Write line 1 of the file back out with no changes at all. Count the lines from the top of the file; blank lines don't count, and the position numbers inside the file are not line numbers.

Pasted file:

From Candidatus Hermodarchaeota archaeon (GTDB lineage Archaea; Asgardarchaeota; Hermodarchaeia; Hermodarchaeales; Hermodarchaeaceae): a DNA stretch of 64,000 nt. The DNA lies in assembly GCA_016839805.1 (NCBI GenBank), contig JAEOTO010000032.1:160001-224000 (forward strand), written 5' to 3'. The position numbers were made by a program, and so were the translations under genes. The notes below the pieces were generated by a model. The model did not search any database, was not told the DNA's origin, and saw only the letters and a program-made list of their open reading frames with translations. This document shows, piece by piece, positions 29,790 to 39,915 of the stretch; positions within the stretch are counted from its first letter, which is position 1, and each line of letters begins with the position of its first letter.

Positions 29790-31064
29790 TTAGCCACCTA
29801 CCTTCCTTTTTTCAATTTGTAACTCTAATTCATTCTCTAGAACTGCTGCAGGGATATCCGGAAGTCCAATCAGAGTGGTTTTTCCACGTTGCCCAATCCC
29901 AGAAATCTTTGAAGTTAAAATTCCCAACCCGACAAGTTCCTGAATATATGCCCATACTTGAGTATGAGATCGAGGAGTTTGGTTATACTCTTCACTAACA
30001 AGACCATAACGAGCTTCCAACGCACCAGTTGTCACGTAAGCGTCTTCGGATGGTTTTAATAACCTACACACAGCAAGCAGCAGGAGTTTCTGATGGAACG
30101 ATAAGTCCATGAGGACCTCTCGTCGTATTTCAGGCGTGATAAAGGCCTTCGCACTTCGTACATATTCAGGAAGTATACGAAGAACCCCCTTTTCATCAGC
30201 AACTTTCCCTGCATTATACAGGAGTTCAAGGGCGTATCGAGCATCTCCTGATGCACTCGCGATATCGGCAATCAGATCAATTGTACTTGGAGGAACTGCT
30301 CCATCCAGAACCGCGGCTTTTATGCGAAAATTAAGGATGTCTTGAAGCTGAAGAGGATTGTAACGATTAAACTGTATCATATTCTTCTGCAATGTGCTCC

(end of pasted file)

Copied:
From Candidatus Hermodarchaeota archaeon (GTDB lineage Archaea; Asgardarchaeota; Hermodarchaeia; Hermodarchaeales; Hermodarchaeaceae): a DNA stretch of 64,000 nt. The DNA lies in assembly GCA_016839805.1 (NCBI GenBank), contig JAEOTO010000032.1:160001-224000 (forward strand), written 5' to 3'. The position numbers were made by a program, and so were the translations under genes. The notes below the pieces were generated by a model. The model did not search any database, was not told the DNA's origin, and saw only the letters and a program-made list of their open reading frames with translations. This document shows, piece by piece, positions 29,790 to 39,915 of the stretch; positions within the stretch are counted from its first letter, which is position 1, and each line of letters begins with the position of its first letter.